We recently spent some time riding the beachy, pumice terrain of Mammoth Mountain and it got us thinking about the crazy pair of Kali athletes, Amanda "the Panda" Nauman and her somewhat silent-partner Dave Sheek and their crazy gravel event, Mammoth Tuff.
With just about a month away from go-time, we met up with Sheek in Mammoth, CA. to find out a little bit more about about the man, his love of cycling and this adventure they have conjured.
Kali: David, do you remember your first bike and are there any interesting stories about that bike or your very early days on the bike?
Sheek: The first bike I really remember was a BMX bike my dad got me for a birthday. I was young, it was shiny and awesome. But, the story got better as I learned more about what really happened. He had a successful night at the blackjack tables on a trip before my birthday so I got the new whip. Maybe the gambling part is bad to share but it still makes me laugh.
Kali: Can you tell us when you realized you love riding bikes, if in fact you do?
Sheek: I loved my bikes from a young age and learned to just go explore on them. I grew up in Mission Viejo, Orange County, CA when there were still farms, cattle ranches, and we still had orange groves. This was where the 1984 Olympics were held and it was an amazing experience to be ten years old and watch the road race descend out of my neighborhood. This was all before the Irvine Company turned it into a complex, on a complex next to a complex, so I learned to love the bike and adventure. I would put on a backpack loaded with gear and go find trails to get me to a lake to fish, or that lead over a hill and through parks to get to the beach. There were days I remember skipping school to ride 20+ miles to the beach, body surf, and then ride home before the end of the school day. (Not recommended kids, stay in school. -DS).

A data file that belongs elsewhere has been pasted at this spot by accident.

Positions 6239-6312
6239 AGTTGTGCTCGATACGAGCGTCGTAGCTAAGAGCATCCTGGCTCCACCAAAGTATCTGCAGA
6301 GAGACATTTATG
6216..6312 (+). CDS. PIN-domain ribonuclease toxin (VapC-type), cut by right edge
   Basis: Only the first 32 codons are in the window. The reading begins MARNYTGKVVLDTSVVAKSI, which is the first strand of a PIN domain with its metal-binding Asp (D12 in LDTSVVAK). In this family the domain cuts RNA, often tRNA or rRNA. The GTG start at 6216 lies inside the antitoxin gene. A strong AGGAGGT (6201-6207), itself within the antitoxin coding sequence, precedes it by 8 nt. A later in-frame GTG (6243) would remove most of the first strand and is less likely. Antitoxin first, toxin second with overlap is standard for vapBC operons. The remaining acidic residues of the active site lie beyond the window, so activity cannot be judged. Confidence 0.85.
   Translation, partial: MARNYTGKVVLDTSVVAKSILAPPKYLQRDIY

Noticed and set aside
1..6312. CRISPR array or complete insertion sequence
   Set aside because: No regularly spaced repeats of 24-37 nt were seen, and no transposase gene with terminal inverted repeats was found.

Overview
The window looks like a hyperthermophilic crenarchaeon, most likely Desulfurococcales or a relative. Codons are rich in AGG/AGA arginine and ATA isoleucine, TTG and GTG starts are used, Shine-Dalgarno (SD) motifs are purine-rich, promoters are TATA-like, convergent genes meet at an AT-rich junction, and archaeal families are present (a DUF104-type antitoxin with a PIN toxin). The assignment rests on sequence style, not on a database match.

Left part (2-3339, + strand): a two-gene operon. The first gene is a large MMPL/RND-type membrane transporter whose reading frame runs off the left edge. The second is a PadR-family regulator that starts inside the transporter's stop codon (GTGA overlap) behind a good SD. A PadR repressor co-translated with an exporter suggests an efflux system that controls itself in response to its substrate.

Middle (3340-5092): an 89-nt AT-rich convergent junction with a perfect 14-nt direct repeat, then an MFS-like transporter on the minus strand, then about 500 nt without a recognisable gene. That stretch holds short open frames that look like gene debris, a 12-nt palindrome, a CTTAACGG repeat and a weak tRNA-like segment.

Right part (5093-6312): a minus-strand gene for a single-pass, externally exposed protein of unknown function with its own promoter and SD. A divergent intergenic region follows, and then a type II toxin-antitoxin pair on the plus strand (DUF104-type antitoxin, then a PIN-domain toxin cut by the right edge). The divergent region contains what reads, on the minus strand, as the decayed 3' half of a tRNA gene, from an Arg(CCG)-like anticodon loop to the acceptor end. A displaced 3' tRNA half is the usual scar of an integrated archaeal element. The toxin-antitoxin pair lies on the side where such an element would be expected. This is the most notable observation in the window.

Kali: Do you remember your first race and what were the early days of racing like for you?